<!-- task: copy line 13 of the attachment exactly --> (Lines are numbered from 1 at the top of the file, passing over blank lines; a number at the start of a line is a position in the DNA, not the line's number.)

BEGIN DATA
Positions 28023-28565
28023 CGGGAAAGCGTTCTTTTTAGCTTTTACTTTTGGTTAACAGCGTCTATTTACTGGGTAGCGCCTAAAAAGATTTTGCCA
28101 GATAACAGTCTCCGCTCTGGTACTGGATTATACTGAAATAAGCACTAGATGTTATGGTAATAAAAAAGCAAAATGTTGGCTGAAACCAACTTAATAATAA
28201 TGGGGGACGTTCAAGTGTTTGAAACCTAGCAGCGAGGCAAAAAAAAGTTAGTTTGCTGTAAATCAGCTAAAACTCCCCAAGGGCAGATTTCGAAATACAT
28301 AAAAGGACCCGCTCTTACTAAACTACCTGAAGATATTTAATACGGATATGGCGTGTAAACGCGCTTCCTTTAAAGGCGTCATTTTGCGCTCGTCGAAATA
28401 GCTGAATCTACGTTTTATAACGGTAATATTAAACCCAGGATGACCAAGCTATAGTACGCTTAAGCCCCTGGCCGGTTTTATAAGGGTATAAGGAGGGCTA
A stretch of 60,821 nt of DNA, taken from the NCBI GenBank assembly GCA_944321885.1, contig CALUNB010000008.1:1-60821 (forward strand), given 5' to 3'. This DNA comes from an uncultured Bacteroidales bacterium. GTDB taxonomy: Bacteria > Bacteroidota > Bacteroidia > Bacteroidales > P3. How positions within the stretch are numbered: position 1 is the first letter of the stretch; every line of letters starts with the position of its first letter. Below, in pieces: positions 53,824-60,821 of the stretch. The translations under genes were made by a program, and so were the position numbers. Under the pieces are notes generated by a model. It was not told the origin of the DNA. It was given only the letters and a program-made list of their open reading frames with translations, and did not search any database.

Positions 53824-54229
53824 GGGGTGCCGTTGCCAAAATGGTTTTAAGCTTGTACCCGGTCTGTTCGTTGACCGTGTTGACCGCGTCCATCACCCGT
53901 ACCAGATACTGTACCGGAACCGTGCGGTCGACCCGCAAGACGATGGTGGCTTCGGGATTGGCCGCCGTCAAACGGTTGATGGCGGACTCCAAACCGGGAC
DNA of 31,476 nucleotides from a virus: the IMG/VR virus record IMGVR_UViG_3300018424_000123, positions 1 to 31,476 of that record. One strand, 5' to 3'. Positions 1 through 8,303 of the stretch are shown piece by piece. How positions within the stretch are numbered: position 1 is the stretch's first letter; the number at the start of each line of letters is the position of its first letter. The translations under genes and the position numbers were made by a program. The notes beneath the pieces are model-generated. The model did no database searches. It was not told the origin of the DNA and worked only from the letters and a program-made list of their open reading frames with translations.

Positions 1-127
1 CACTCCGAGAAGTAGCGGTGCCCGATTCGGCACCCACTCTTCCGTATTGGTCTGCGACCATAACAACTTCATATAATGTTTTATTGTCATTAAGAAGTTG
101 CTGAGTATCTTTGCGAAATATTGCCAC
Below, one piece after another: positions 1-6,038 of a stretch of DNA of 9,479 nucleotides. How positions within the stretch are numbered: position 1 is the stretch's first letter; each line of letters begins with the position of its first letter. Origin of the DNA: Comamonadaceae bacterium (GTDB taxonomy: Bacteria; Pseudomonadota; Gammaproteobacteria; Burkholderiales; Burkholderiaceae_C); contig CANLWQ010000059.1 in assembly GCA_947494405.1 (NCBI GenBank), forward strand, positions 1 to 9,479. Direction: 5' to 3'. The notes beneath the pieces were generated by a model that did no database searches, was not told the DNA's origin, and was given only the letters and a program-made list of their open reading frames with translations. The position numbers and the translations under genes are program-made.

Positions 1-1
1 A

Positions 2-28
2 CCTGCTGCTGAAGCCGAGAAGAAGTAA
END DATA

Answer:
1 CACTCCGAGAAGTAGCGGTGCCCGATTCGGCACCCACTCTTCCGTATTGGTCTGCGACCATAACAACTTCATATAATGTTTTATTGTCATTAAGAAGTTG